The most common mistake I see when working with scientists and engineering professionals is information overload. Information overload shows up as confusing industry jargon, unfamiliar acronyms, or overly detailed job descriptions while neglecting the impact you delivered.
So how can you present your technical skills, knowledge, and achievements in a way that leaves a positive impression for your 3 types of readers: ATS, frontline recruiter or HR professional, and hiring decision-maker?
Highlight distinguishing features that set you apart
You only have a short window, an average of 6-10 seconds, and as little as 4 seconds to capture the reader’s attention. Don’t lead with a terrible objective about self-realization that you’re hoping the company will help you achieve. Instead, think about your career and look at the job posting requirements.
What were your proudest achievements?
Be selective about your technical skills
Most scientists and engineers possess deep technical skill sets due to these industries’ constant progression and evolution. Many job seekers are tempted to include every skill on their resume.
If your background is in science, you likely have the knowledge and hands-on experience designing experiments, running various laboratory tests, and using specialty instrumentation and other unique equipment.
I recently worked with a scientist with a diverse chemistry background specializing in polymer science, organic chemistry, and biochemistry. He wanted to target multiple positions in each of those disciplines. Together, we crafted 3 resumes for each career path that emphasized specific knowledge and technical skills related to each career target.
For example, a Polymer Chemist will use different lab techniques to synthesize and characterize new materials than an analytical chemist whose role is more instrumentation-based and aims to develop methods to identify and quantify other substances and compounds. In that case, we emphasized the technical skills most relevant for the polymer chemistry role and left out the more organic and biochemistry-focused ones.
You can also create a separate section on your resume. Call it “Technical Skills,” “Laboratory Skills,” or something that denotes the purpose of that section.
Minimize the technical jargon
But Kate, how the hell do you do that?! The nature of my job is technical.
True. I would never advise any of my clients to avoid technical terms completely. Doing that will work against you in keyword optimization and ATS readability.
Think of it this way. In your day-to-day, depending on your background and who you work with, you are likely used to talking shop with fellow researchers, scientists, and engineers. While working in the specialty chemicals industry, I had technical conversations with various people in different technical roles.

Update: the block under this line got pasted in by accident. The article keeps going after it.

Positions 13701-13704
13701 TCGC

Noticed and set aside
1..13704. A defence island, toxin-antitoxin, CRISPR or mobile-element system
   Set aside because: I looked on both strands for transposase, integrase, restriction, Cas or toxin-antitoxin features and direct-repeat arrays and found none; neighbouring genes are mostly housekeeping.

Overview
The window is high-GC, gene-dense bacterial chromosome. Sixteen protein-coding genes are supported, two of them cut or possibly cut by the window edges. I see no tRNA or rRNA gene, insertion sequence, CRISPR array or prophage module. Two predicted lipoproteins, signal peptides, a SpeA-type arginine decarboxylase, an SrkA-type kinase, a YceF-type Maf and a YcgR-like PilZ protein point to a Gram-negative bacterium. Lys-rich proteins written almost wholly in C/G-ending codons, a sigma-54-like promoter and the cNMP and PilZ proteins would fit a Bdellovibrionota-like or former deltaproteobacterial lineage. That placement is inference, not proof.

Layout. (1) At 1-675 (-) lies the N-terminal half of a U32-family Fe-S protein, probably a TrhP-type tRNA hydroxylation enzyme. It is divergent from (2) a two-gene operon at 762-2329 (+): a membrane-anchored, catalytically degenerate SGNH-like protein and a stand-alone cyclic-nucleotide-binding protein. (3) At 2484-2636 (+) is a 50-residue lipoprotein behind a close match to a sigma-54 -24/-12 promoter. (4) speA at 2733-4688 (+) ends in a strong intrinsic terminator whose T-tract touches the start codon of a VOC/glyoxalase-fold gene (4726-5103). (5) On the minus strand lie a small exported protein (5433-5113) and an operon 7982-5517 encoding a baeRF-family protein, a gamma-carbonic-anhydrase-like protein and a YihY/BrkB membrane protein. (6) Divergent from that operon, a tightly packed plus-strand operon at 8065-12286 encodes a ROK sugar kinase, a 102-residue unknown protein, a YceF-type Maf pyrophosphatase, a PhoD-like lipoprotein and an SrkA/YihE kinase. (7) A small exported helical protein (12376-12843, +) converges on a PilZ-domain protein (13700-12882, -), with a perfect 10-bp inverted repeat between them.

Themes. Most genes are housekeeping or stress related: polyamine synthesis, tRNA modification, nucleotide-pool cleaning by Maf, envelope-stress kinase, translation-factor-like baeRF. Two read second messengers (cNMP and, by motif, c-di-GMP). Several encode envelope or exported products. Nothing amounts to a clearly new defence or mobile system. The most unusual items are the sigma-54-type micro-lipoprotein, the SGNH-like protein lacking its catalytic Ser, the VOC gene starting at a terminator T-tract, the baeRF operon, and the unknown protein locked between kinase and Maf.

Now, imagine you have to explain these concepts to a layperson, in this case, a frontline recruiter or HR professional. You need to take a different communication approach and provide a frame of reference that focuses on how you used your technical skills and knowledge to help the company achieve its business goals.
First, start by thinking of the types of problems you solved.
Then, lead with the results.
Emphasize your most relevant projects and initiatives
Most experienced engineers and scientists have worked on various projects. If you have a long list of projects, you may be tempted to include each one on your resume. This approach will make your resume go on for multiple pages and overwhelm the reader.
While it’s important to be proud of your work, you need to consider its relevance. Projects from 10 years ago may not be as interesting to prospective employers as more recent ones. If this applies to you, I advise limiting the number of projects you display to the most recent ones, primarily those most relevant to the job target. You can also create a supplementary file that lists your projects and modify them as needed.
You can apply this same approach when listing other professional recognition, including publications, patents, speaking engagements, board membership, etc.
Don’t forget your transferable skills
Many scientists and engineers make this mistake. While technical skills are important for performing the job effectively, transferable skills govern human interaction.
Think of times when you:
Why do employers seek transferable skills?
In general, employees with strong transferable skills can go beyond the job description, meet various challenges, and demonstrate adaptability and versatility.
A 2019 survey of more than 2,000 people conducted online by the Harris Poll on behalf of Yoh suggested that 75% of Americans would be more likely to hire candidates who have soft skills versus having the right technical qualifications or experience.
This tactic makes sense because someone who is coachable and motivated to learn while having decent interpersonal, communication, and teamwork skills will be easier to work with than someone who may be an accomplished expert in their field but lacks emotional intelligence, an even temperament, or coachability.
Scientech Resumes is dedicated to helping science, technology, engineering, and mathematics (STEM) professionals find fulfilling work through targeted, branded, and keyword-optimized resumes, LinkedIn profiles, and other career marketing documents. Schedule a FREE 20-minute discovery session to get some real-time feedback on your current resume and job search strategy or connect with me on LinkedIn. Let’s get you where you want to go, with greater results!